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February 2023

No More Heroes

Platform(s): Nintendo Switch, PC, Wii
Genre: Action
Release Date: June 9, 2021


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PC Review - 'No More Heroes'

by Cody Medellin on July 16, 2021 @ 12:00 a.m. PDT

In No More Heroes, Travis Touchdown starts off as the #11 ranked assassin in the United Assassins Association (UAA), and with his trusty beam katana must face off against the world’s top 10 assassins.

No More Heroes isn't easily accessible to modern players. It was originally released on the Nintendo Wii and made extensive use of the platform's unique features, including motion controls and the Wii Remote's speaker. It made the jump over to the PS3 and Xbox 360, and even though it was reconfigured for traditional controllers, the PS3 version retained the Wii's motion controls via the Move, the PS Eye, and the Move Navigation Controller. Unfortunately, the slowdown and constant screen-tearing on both the PS3 and Xbox 360 made them inferior iterations of the game, despite the addition of extra content. The Xbox 360 version didn't even make it out of Japan. The original game came to the Switch in 2020, and now, we're getting that port on the PC.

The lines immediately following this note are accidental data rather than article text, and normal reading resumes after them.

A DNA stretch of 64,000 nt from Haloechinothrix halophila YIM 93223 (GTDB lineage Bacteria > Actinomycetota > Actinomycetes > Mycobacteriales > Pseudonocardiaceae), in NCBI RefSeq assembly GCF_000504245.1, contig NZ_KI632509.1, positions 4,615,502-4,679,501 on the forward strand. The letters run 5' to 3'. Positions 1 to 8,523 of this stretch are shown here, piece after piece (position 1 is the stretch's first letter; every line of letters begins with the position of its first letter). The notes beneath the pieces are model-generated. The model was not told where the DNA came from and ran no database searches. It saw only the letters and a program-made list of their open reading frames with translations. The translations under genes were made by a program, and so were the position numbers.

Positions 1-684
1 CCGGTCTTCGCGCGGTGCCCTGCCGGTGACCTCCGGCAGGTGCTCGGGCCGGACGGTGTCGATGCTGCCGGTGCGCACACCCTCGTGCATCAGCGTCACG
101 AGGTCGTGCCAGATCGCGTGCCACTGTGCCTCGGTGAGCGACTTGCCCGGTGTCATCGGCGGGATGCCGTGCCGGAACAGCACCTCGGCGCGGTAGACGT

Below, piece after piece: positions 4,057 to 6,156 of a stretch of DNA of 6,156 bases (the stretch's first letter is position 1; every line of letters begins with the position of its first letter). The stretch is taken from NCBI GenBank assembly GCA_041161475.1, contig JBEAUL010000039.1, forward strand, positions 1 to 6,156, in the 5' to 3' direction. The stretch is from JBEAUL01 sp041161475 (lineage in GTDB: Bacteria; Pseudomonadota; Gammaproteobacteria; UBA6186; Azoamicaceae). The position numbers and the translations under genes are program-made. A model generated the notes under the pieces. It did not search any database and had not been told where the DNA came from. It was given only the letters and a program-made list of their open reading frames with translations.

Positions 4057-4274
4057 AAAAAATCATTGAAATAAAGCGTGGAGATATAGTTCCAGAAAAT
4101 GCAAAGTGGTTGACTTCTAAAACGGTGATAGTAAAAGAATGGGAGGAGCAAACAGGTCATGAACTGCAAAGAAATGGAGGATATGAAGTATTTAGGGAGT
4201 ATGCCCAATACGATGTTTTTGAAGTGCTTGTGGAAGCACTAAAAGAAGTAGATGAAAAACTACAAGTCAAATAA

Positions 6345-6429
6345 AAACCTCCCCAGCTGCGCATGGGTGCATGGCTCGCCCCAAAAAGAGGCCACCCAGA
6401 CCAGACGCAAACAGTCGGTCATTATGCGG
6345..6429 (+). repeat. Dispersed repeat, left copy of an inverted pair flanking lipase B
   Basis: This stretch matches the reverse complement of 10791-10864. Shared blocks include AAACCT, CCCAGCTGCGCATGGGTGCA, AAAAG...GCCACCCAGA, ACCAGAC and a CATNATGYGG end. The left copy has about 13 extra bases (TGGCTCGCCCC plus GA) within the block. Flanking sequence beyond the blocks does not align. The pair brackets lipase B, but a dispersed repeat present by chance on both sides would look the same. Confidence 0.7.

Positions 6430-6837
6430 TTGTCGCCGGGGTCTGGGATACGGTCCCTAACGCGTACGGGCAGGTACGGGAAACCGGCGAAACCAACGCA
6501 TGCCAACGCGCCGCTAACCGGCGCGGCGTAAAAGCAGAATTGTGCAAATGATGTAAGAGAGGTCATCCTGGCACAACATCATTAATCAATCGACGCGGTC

In No More Heroes, you play the role of Travis Touchdown, an otaku who has a sweet motorcycle but lives in a hotel. Through an online auction, he wins a beam saber and somehow kills someone with it. That person was the world's 11th-ranked assassin, making Travis the new 11th-ranked assassin. His new goal is to climb the ranks and become number one by killing everyone else on the list, all for the faint promise of sex from the woman who put him up to this task in the first place.

Aside from having a league of assassins that seemingly exist just to kill one another, the story thrives on the quirkiness of its cast. Travis loves anime and wrestling, and he even has a pet cat, but his social awkwardness makes him a hero who isn't quite so endearing. All of the major assassins you run into fall into odd, memorable habits of their own, such as a debutante wielding a baseball bat or a gunslinger who loves to sing. They're all odd enough that you want to see how much crazier it can get, even though the ending gets quite dark.

The gameplay is straightforward, and if your only experience with No More Heroes is the Wii iteration, the translation from motion controls to standard ones is done rather well. Your attacks are now button-based, whether it's the punches and kicks to stun your opponent or the beam sword attacks that follow the same high/low mechanic. Finishing off your opponent with a sword slash requires you to flick the right analog stick in one of the four cardinal directions. Executing a wrestling move like a piledriver or a suplex requires you to flick the left and right analog sticks in the indicated directions. The moves come off without a hitch, thanks to the responsive controls and leeway in directional precision.